This article contains MAJOR SPOILERS from Captain America: Steve Rogers #1

In life, there are certain certainties we cling to: the sky is blue, the sun rises in the east and sets in the west, and Steve Rogers’ Captain America exists to protect and serve the world with shield, weapons-grade fists, and helmet at the ready. And Cap has had a good run in his 75 years, with his highly successful string of moves, including the box office champion Captain America: Civil War. But what if Captain America isn’t who we think he is?

Cap returns to the land of the living in Marvel’s All New, All Different Captain America #1. However, his resurrection may shock those who set their watch by the patriotic superhero.

USA Today brings surprising news from the Marvel realm. The reboot issue, written by Nick Spencer and Jesus Saiz, takes place in the aftermath of a major skirmish with Civil War baddie Baron Zemo. Following the battle, Rodgers betrays his former friend Jack Flag, proclaiming “Hail Hydra” before he throws him from a plane. Of course, initial thoughts are, this is a trick, Steve Rogers has been replaced by a clone or a body-morphing Skrull – or even a parallel version of Cap. Unfortunately, Marvel executive editor Tom Brevoort says no such trickery is involved. Brevoort discusses the controversial reveal:

We knew it would be like slapping people in the face…His mission is to further the goals and beliefs of Hydra. If that involves taking down the Marvel universe, sure. (But) it may not be as simple as that. It’s not like he’s exchanged his white hat for a black hat – it’s a green hat.

All New All Different Captain America Steve Rogers 1 Captain America: Steve Rogers #1 Takes A Dark, Shocking Turn

Further explanation comes in the form of a backstory, where it shows Hydra and its sinister head Red Skull recruiting poor and disenfranchised youths and adults in the 1920s. During that time, Rogers and his mother are pulled into the folds of the organization. Apparently, Rogers’ secret backstory will also tie in with Sam Wilson’s christening as Captain America as well as his Cosmic Cube-based rebirth. Brevoort explains that the plot, although timely, wasn’t originally intended to reflect the disturbing climate in electoral politics today. In an EW interview, he teases more of the story arc:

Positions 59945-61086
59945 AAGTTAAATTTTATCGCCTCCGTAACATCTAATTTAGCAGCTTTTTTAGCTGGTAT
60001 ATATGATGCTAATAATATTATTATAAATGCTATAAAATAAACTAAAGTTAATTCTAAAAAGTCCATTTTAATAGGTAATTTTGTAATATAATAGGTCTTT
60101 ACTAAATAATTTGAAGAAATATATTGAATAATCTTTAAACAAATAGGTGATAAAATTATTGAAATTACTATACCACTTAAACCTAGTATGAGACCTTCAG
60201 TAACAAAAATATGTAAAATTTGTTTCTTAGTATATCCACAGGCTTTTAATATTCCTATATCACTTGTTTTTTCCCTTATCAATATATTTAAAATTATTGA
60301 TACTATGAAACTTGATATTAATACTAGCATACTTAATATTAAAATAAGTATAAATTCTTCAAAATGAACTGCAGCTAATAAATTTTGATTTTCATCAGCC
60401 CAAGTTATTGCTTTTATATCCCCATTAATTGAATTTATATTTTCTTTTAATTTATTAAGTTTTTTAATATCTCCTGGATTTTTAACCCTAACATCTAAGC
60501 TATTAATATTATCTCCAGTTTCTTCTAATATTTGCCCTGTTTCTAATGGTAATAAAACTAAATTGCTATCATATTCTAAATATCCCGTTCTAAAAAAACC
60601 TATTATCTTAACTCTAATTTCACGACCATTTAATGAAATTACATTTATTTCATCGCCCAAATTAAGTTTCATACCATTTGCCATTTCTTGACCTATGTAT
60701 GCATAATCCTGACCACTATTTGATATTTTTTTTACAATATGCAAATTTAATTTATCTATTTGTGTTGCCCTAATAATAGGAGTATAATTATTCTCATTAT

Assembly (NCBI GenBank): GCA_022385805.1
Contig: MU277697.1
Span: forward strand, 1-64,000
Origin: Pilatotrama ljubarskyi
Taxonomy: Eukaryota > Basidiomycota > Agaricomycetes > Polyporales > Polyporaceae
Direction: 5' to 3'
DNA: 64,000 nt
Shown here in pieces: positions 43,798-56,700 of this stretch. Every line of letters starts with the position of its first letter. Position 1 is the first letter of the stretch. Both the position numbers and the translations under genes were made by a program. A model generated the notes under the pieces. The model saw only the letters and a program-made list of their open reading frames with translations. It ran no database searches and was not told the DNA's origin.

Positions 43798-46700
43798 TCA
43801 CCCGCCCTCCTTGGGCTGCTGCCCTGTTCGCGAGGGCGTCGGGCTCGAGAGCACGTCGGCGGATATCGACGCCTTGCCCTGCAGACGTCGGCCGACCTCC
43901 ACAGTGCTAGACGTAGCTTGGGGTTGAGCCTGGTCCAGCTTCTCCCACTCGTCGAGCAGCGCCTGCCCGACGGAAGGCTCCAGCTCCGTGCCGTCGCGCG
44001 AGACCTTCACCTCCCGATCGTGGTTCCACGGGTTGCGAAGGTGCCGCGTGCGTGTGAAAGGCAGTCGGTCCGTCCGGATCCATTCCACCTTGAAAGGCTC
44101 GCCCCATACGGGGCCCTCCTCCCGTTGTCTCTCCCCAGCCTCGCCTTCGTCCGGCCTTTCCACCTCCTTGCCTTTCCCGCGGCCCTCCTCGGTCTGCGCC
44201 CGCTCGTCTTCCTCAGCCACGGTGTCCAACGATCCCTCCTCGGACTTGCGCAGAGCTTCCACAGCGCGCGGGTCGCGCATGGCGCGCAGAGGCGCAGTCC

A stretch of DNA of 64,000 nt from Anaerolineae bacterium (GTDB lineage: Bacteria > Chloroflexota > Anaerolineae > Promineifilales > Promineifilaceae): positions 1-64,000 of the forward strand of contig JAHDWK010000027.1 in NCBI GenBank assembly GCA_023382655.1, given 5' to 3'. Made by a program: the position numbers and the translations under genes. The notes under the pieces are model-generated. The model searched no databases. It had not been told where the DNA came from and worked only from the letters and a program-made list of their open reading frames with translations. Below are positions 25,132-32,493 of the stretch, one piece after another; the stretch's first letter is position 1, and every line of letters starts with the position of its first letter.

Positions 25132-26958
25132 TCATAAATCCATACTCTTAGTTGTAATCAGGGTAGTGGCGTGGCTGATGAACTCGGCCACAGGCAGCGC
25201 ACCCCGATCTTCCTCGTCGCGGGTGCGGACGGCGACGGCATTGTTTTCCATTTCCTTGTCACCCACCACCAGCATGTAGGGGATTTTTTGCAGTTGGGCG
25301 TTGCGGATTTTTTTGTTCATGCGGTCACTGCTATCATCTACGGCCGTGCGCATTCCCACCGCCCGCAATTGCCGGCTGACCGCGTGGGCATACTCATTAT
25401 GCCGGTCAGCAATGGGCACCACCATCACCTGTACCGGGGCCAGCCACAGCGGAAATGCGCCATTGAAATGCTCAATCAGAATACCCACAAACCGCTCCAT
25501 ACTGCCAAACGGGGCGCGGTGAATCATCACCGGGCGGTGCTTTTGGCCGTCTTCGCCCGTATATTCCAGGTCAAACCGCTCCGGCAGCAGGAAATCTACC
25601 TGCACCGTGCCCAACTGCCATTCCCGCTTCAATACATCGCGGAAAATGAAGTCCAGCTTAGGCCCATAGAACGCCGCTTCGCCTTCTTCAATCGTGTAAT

Well, it puts the readers one step ahead of most of the characters in the Marvel Universe, so that, in Hitchcock tradition, they’re aware that the most trusted and most respected superhero within the Marvel Universe is now a wolf among the flock, who could strike at any time.

In the interview, writer Nick Spencer also delves into the play of expectations prevalent in the upcoming story:

Captain America is not just one of the most recognizable faces in the Marvel Universe. He’s an inspiring figure, somebody who brings people together. Everybody here obviously gets that. What you hope is that this story, in its own very different way, highlights those things and only continues to elevate the character in importance, and only serves to illustrate how powerful that symbol is.

Captain America’s villainous turn comes as part of a somewhat ludicrous if intriguing backstory – one which will be explained further in the second issue and beyond. As astonishing as the twist is, transitioning the beloved hero into a possible villain isn’t that far-fetched in the grand scheme of things. Marvel and its competitor DC have a long history of either temporarily killing off beloved characters or turning them evil (see Jean Grey as The Phoenix, Green Lantern as Parallax in the “Emerald Twilight” storyline, Jason Todd as Red Hood, etc.).

Steve Rogers Bucky Barnes and Sam Wilson as Captain America Captain America: Steve Rogers #1 Takes A Dark, Shocking Turn

For all his graying over the years, though, Captain America has never been given a strictly villainous role (aside from in alternate-universes). While the move clearly reeks of gimmickry, Marvel usually has a good time with their good-gone-bad storylines. His turn will undoubtedly play a role in the upcoming Civil War II storyline, as well as making things very interesting as fans watch him deal with his unsuspecting colleagues. If Spencer and Brevoort play their plot cards right, in the long run, the controversial story line has the power to deconstruct the beloved character while reminding fans of Cap’s virtues.

Next: How Marvel Comics Split Its Heroes Apart For Civil War II

All New, All Different Captain America: Steve Rogers #1 is now available. Issue #2 hits stores June 29, 2016. Marvel’s Civil War II event kicks off in June 2016 and is scheduled to run through eight issues of a limited series (with spinoffs and tie-ins) in 12 books.

Source: USA Today, EW

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